Seeed Studio ODYSSEY-X86J4105 is an Intel Celeron J4105 Gemini Lake SBC that also happens to integrate an Arduino compatible Microchip SAMD21 Arm Cortex M0+ microcontroller that makes it suitable as an all-in-one Arduino platform. But it can do much more with 8GB RAM, an optional 64GB eMMC flash, HDMI & USB-C DisplayPort 4K video outputs, dual Gigabit Ethernet, and support for both SATA and NVMe storage. The board runs Windows 10 Enterprise by default (if you purchase the board with an eMMC flash), and supports Linux distributions as well.
Seeed Studio sent me a review sample, so I’ll start by checking out the hardware first.
I received ODYSSEY-X86J4105864 with a built-in 64GB eMMC flash pre-loaded with Windows 10 Enterprise.
Let’s have a quick look at the board with USB, Ethernet and video output ports previously described, as well as built-in dual-band Wi-Fi 5 & Bluetooth 5.0 module, and M.2 sockets for NVMe and SATA SSD, SATA HDD/SSD, as well as support for M.2 cellular modem.
We can also see the I/O headers with a 28-pin Arduino header on the left, and a 40-pin Raspberry Pi compatible header on the right.
ODYSSEY-X86J4105 single board computer is cooled by a large heatsink and a PWM fan.
It ships with a 12V/2A power supply and US, EU, Australia, and UK plug adapters, an RTC battery, a SATA drive cable with data and power, and two u.FL antennas for WiFi and Bluetooth.
I’ve connected the RTC, the antennas, an M.2 SATA drive, a SATA drive, and the power supply as shown in the photo below.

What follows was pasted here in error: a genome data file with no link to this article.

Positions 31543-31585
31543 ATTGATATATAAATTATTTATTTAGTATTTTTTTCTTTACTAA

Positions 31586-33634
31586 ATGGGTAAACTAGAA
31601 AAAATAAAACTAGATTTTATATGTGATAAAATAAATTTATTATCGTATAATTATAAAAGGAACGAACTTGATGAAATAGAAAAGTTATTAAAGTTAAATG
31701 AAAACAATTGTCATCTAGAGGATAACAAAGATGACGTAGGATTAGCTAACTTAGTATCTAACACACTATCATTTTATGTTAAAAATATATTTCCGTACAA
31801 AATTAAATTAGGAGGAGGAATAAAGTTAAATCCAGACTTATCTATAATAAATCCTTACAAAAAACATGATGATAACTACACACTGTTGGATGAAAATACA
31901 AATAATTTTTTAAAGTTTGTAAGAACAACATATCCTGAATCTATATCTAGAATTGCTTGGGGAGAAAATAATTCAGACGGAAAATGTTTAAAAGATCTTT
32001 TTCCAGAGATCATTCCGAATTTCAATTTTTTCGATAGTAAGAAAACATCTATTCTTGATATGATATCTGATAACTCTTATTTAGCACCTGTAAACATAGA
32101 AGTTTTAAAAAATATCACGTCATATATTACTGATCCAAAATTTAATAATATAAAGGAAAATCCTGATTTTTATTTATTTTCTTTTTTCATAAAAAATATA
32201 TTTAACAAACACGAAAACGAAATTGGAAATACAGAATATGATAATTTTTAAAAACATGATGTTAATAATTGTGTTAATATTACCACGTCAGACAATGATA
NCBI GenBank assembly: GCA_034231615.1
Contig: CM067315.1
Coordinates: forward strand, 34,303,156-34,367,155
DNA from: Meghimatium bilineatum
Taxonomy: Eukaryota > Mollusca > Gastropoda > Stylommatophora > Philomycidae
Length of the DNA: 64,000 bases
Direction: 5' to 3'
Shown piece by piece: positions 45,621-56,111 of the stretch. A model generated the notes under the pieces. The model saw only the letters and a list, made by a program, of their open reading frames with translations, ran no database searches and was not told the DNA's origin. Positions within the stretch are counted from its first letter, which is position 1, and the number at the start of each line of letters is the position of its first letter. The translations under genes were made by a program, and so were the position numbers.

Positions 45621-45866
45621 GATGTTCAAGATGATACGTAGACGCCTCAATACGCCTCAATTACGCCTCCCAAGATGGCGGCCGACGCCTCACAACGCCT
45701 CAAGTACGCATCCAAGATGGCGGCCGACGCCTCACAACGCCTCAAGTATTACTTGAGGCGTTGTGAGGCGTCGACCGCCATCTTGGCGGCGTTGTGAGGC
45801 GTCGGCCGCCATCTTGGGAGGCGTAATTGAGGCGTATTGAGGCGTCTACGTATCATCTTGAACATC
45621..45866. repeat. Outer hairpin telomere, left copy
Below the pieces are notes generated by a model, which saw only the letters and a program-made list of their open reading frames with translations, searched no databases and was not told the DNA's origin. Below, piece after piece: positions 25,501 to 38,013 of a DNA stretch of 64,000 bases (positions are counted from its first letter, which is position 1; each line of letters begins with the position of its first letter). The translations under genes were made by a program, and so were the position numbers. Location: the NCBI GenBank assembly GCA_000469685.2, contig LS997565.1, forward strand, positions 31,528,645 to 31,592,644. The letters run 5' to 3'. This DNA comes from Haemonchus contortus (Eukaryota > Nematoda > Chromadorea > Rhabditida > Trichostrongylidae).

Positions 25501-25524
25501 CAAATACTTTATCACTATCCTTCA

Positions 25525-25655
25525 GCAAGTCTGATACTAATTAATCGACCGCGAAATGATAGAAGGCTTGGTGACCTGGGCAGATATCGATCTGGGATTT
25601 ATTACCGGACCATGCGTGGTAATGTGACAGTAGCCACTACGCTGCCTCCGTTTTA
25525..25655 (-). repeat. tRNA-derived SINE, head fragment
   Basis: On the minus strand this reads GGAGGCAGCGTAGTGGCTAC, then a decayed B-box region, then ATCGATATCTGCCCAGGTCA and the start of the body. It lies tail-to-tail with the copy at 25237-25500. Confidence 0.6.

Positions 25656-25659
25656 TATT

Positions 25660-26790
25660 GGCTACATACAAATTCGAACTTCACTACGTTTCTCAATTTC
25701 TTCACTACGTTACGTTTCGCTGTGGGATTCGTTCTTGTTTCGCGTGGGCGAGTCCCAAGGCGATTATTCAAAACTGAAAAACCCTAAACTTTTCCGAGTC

That’s a bit messy, and it would be nice if only there was an enclosure…
Oh! wait! What’s this? Re_Computer case which the company designed for its ODYSSEY boards…
Nice! We can also see it’s compatible with Raspberry Pi, BeagleBone Black, and Jetson Nano developer kit.
The case comes with two main openings for custom side plates, and one of the sides includes four antenna holes which are kept closed by black “pads”
The main reason, Seeed Studio sent re_computer case is for ODYSSEY-X86J4105 SBC review, but I find having a box that works with Raspberry Pi, BeagleBone Black, Jetson Nano developer kit and the many other mechanically compatible boards attractive. So I dusted out Raspberry Pi 4 8GB RAM, BeagleBone Green Wireless with Grove CAPE, and Jetson Nano developer kit to check the case out.
There aren’t any instructions to install a Raspberry Pi in the assembly guide, not on Seeed Studio website. But after a few trials and errors, I found the irght position.
Another disappointment is that the company though it was not necessary to include screws of those alternative use cases, even though they advertise support for all those SBC’s. I had to use screws from KKSB RPi 4 metal case.
If we place the top of the enclosure, we can see a little problem though. Spacers are needed.
I have some spacers from my other projects, but sadly they are a little too big and won’t fit. I let the company know it was not cool, not too include those accessories with the enclosure… Seeed Studio quickly answered: